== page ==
I’ve already come across some ideas about whistling in Mongolia – like the idea that it causes snow and storms. But I came across a few new ideas recently. I was talking to someone, and he suggested that some believed it can attract snakes – or that if you whistle inside, your income will fall. Apparently, the snake belief is linked to the idea that whistling is how snakes communicate – a sort of parseltongue, perhaps.
The other interesting thing I learnt was that apparently Mongolian has two words for whistling. шүгэлдэх and исгэрэх convey different types of whistling – I think it’s perhaps as to whether you’re using a whistle, or just your lips?
TTMLIS time: As I was jotting down some notes, it occurred to me that some quite smart people have probably done some, or even a lot, of thinking about the questions below. So I’m going to take a page from TNC’s book, and ask you to ‘Talk to me like I’m stupid‘ (in a polite way). Let me know if there are ideas I should know about, or words I should read.
I’m in Seoul at the moment, visiting a friend. In a little bit of free time, I’ve wandered down to Insadong-gil, and bought souvenirs for co-workers back in Mongolia. As I wandered through the shops (looking at variations on the same items), it occurred to me what a strange thing souvenirs are.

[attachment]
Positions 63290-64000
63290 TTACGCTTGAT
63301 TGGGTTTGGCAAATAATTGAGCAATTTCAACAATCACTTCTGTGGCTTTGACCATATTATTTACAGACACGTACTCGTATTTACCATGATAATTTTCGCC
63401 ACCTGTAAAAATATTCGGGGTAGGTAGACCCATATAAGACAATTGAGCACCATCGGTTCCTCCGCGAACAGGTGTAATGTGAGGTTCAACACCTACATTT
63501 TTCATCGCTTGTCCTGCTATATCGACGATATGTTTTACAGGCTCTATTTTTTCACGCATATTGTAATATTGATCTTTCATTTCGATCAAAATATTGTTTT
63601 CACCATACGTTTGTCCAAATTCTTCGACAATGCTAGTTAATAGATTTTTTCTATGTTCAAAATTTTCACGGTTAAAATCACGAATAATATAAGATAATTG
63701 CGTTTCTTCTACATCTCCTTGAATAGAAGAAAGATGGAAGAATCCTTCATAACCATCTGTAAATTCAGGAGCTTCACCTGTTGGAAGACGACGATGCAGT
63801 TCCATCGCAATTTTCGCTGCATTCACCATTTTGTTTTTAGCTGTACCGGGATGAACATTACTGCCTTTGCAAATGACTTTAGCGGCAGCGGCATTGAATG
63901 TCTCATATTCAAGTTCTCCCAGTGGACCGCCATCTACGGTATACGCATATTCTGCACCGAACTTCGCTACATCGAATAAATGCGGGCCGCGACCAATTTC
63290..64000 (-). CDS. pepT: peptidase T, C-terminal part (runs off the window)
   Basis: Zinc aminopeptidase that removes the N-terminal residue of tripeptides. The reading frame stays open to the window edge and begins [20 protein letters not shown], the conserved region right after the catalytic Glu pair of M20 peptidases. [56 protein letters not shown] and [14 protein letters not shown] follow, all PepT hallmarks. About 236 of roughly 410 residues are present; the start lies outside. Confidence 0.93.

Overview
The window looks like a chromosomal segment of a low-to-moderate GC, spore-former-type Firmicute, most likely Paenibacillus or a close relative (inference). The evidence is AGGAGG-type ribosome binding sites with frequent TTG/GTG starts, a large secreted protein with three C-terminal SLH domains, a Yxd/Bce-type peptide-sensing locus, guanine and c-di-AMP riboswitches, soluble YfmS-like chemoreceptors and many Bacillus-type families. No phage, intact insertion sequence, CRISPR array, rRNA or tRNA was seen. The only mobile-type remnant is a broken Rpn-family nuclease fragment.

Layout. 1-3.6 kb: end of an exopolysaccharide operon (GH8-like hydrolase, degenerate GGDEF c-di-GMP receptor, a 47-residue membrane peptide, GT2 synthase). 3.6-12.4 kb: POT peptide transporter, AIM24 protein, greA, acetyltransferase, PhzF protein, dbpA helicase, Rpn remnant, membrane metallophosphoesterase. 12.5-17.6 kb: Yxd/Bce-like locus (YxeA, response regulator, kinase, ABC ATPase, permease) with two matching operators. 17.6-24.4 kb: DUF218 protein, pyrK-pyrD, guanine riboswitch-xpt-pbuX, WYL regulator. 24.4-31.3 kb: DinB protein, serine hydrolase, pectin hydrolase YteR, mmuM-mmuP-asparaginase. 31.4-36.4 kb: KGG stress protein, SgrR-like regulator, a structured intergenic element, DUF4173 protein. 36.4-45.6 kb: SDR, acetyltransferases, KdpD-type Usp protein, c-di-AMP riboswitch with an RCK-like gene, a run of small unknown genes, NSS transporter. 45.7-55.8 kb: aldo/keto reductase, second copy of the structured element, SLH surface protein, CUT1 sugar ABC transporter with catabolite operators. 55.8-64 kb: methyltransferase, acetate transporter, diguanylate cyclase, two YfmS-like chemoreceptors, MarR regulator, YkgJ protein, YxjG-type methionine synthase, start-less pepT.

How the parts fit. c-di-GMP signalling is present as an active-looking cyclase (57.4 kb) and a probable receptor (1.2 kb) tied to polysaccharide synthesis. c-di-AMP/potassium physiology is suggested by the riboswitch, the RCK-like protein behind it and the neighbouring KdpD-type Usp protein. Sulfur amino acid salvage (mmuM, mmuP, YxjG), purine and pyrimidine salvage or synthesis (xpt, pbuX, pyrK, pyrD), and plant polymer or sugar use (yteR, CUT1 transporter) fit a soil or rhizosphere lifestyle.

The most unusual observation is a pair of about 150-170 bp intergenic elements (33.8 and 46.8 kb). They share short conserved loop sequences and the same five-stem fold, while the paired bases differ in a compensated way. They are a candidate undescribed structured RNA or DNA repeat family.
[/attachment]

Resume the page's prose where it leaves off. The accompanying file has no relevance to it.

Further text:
I think sometimes when we’re buying souvenirs, there’s a kind of essentialism at work (or perhaps this is just how I think about it). We want souvenirs that reflect the essence of the country – that are ‘really Korean’, or ‘genuinely Mongolian’. That’s why people don’t like it when the Australian souvenir pens with koalas on them say Made in Taiwan – it violates that sense of essence, of originality.
But it’s a very strange kind of essence we’re looking for. Because we’re not after something that reflects our own experience, necessarily. If that was the case I’d be taking back mini/model trendy restaurants full of delicious food, and some kind of representation of a city that is incredibly organised, tidy and consumer based.
Perhaps it’s a little self-perpetuating, too; we see ‘traditional’ Korean souvenirs, and so we want some of that, and so we look for something similar. But the strange thing is we’re getting these signals from places that are very – to my mind – ‘inauthentic’. I know I’m lazy when it comes to souvenirs, and so I want to go to a shop and buy them; which means that I’m going to something that’s … easily accessible, user friendly, and probably designed specifically for tourists. So probably not that ‘authentic’.
So I find the whole thing slightly strange; we’re trying to buy an essence of something we may not have experienced, to give to people who haven’t been there, through an object that often isn’t a good representation and in a shop that is almost certainly not ‘authentic’.